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U.S. Twenty Dollar Gold Coins

★★★★★ Liberty Head Double Eagle ★★★★★

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Liberty Head Double Eagle Coin (Type 1) Obverse Liberty Head Double Eagle Coin (Type 1) Reverse

Type 1 "TWENTY D."
No Motto (1849-1866)

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Liberty Head Double Eagle Coin (Type 2) Obverse Liberty Head Double Eagle Coin (Type 2) Reverse

Type 2 "TWENTY D."
With Motto (1866-1876)

Even being opposed by Chief Coiner Peale and Mint Director Patterson, Chief Designer Longacre produced a double eagle pattern and die trials in 1849, none of which were deemed satisfactory. Classified as proofs or patterns, one or two 1849 Double Eagles were produced. One specimen is on display in the Smithsonian Institute, the second has never surfaced, and perhaps never will.

Liberty on the obverse is said to be modeled after a Greek sculpture, the "Crouching Venus". The reverse displays UNITED STATES OF AMERICA at 12 o'clock and the denomination TWENTY D. is at the 6 o'clock. Without a Motto Liberty Head double eagles are considered common, and though prices for the lower grades reflect the amount of gold contained in this large coin they advance steeply as low Mint State or finer coins.

In 1866 the motto IN GOD WE TRUST was added to the reverse of the double eagle, this resulted in two designs for 1866: TWENTY D. without a motto is referred to as the Type 1 double eagle those with TWENTY D. and a motto is referred to as Type 2.

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Liberty Head Double Eagle Coin (Type 3) Obverse Liberty Head Double Eagle Coin (Type 3) Reverse

Type 3 TWENTY DOLLARS
& Motto (1877-1907)

Additional changes included the oval of stars above the eagle on the reverse was expanded to accommodate the motto, modification of the reverse shield, ribbons, and rays, and the lengthening of the eagle's tail feathers.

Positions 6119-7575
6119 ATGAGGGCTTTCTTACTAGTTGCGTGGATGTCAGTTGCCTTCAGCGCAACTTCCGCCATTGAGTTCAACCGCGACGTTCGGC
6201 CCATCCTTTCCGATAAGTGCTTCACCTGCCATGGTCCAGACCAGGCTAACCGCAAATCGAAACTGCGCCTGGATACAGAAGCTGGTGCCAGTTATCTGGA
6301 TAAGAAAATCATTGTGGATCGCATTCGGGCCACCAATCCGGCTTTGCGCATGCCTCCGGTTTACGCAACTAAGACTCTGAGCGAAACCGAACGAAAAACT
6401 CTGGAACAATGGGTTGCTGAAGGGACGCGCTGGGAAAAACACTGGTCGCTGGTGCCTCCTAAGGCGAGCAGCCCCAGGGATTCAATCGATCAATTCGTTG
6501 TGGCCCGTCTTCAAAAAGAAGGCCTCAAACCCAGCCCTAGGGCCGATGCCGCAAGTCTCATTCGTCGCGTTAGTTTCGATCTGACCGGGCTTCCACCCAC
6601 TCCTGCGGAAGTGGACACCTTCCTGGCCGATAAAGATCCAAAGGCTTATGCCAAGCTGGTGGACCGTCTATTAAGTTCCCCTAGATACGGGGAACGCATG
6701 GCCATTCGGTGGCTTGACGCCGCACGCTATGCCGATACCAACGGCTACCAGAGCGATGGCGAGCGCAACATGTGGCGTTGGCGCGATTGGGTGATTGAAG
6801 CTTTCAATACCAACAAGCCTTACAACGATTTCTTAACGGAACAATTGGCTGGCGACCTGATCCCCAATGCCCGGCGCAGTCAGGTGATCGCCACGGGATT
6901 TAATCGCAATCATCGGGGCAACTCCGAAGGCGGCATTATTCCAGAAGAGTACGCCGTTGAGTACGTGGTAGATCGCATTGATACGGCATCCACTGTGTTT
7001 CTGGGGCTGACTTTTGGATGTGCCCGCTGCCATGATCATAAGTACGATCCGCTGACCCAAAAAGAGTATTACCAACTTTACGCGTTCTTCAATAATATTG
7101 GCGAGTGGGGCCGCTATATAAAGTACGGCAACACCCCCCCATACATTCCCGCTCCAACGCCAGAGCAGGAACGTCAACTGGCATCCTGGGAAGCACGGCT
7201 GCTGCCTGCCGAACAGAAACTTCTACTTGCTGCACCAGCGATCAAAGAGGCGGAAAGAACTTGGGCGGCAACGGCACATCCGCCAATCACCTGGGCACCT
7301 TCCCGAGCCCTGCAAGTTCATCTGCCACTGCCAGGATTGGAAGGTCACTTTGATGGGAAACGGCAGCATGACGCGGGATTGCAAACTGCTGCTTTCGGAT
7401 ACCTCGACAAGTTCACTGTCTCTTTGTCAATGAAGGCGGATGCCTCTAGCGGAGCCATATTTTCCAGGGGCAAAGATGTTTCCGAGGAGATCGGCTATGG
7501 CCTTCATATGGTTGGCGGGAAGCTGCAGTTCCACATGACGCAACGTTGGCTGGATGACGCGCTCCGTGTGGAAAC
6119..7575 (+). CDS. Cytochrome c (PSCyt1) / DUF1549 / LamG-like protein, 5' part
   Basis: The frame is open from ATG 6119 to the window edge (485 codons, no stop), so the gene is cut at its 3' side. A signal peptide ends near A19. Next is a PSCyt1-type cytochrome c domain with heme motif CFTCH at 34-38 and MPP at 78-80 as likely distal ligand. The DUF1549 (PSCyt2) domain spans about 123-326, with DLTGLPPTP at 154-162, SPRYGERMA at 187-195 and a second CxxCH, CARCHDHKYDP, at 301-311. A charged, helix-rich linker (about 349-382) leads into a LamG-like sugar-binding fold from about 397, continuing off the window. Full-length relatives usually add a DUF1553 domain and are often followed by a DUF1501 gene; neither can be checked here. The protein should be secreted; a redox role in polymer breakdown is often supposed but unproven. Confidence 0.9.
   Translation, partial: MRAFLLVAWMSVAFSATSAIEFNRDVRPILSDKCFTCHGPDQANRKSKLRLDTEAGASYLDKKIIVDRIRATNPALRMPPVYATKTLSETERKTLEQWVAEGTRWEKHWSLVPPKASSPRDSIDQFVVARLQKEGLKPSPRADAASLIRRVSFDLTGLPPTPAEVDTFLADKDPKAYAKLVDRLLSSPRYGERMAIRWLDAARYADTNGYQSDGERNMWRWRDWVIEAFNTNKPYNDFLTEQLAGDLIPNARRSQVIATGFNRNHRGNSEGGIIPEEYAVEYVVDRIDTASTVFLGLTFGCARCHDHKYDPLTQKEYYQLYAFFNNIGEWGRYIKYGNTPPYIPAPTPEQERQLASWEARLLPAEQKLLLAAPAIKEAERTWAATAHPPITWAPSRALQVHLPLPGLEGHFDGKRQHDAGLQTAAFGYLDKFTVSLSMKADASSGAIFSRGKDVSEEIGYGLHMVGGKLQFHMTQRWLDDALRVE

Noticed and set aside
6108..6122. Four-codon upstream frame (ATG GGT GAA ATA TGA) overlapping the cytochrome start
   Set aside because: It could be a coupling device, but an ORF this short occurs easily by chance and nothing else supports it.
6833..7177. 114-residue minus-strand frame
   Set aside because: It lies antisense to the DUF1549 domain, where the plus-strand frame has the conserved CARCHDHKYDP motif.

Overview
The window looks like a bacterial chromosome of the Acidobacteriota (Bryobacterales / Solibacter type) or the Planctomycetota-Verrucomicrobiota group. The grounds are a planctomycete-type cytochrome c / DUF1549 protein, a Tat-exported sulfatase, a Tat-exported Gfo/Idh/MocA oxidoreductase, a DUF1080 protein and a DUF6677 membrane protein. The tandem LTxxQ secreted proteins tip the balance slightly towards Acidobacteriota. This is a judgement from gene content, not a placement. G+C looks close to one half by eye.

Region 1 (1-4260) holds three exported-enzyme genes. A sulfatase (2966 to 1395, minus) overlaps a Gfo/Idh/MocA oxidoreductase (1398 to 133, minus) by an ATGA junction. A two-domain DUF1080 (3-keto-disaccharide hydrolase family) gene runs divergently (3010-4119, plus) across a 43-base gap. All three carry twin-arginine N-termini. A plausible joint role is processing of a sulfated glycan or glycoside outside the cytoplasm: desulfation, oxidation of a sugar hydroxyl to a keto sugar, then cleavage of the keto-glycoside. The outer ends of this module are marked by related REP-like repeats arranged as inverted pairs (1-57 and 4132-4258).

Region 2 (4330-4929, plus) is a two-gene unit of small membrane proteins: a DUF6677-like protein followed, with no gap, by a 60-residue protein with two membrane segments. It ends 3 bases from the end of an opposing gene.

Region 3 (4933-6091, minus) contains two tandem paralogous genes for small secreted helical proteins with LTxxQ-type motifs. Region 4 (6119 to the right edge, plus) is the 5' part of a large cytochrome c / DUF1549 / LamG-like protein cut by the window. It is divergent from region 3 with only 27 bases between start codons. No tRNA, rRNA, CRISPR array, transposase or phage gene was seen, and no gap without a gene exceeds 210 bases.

The Type 3 series of double eagles coincided with turbulent political and economic times in this country. In 1878 the Type 3 Double Eagles circulated at the same value as $20 paper money issues, earlier they had traded at a premium. Even so, they did not widely circulate because people had become used to using paper money.

O-Mint issues command higher premiums for nearly all dates, but the 1854-O and 1856-O are extremely expensive.

Other coins with premium prices include:

Coins recovered from several shipwrecks, including the Republic, Central America, and Brother Jonathan have added to the Mint State populations, but often carry a modest premium because of the history associated with those pieces.

     

Liberty Head Double eagle Specs.

Designer: James Barton Longacre
Content: 90% gold 10% other
Diameter: 34 millimeters
Edge: Reeded
Weight: 33.4 grams
Mint Mark Location: Below the eagle on the reverse
Liberty Head Double eagle Mintage

Date/MintCirculation Strikes Date/MintCirculation Strikes Date/MintCirculation Strikes
Type 1 Liberty Head Double Eagle
18491 in Smithsonian
18501,170,261 1850-O141,000
18512,087,155 1851-O315,000
18522,053,026 1852-O190,000
18531,261,326 1853-O71,000
1854757,899 1854-O3,250 1854-S141,468
1855364,666 1855-O8,000 1855-S879,675
1856329,878 1856-O2,250 1856-S1,189,750
1857439,375 1857-O30,000 1857-S970,500
1858211,714 1858-O32,250 1858-S846,710
185943,597 1859-O9,100 1859-S636,445
1860577,670 1860-O6,600 1860-S544,950
18612,976,453 1861-O17,741 1861-S768,000
186292,133 Civil War 1862-S854,173
1863142,790 Civil War 1863-S966,570
1864204,235 Civil War 1864-S793,660
1865351,175 1865-S1,042,500
1866-S∓ 12,000
Date/MintCirculation Strikes Date/MintCirculation Strikes Date/MintCirculation Strikes
Type 2 Liberty Head Double Eagle
1866698,745 1866-S842,250
1867251,015 1867-S920,750
186898,575 1868-S837,500
1869175,130 1869-S686,750
1870155,150 1870-CC3,789 1870-S982,000
187180,120 1871-CC17,387 1871-S928,000
1872251,850 1872-CC26,900 1872-S780,000
18731,709,825 1873-CC22,410 1873-S1,040,600
1874366,780 1874-CC115,085 1874-S1,214,000
1875295,720 1875-CC111,151 1875-S1,230,000
1876583,860 1876-CC138,441 1876-S1,597,000
Date/MintCirculation Strikes Date/MintCirculation Strikes Date/MintCirculation Strikes
Type 3 Liberty Head Double Eagle
1877397,650 1877-CC42,565 1877-S1,735,000
1878543,625 1878-CC13,180 1878-S1,739,000
1879207,600 1879-CC10,708 1879-S1,223,800
1879-O2,325
188051,420 1880-S836,000
18812,199 1881-S727,000
1882571 1882-CC39,140 1882-S1,125,000
1883-CC59,9621883-S1,189,000
1884-CC81,1391884-S916,600
1885751 1885-CC9,450 1885-S683,500
18861,000
1887-S283,000
1888226,161 1888-S 859,600
188944,070 1889-CC30,495 1889-S774,700
189075,940 1890-CC91,209 1890-S802,750
18911,390 1891-CC5,000 1891-S1,288,125
18924,430 1892-CC27,265 1892-S930,150
1893344,280 1893-CC18,402 1893-S996,175
18941,368,940 1894-S1,048,550
18951,114,605 1895-S1,143,500
1896792,535 1896-S1,403,925
18971,383,175 1897-S1,470,250
1898170,395 1898-S2,575,175
18991,669,300 1899-S2,010,300
19001,874,460 1900-S2,459,500
1901111,430 1901-S1,596,000
190234,140 1902-S1,753,625
1903287,270 1903-S954,000
19046,256,699 1904-S5,134,175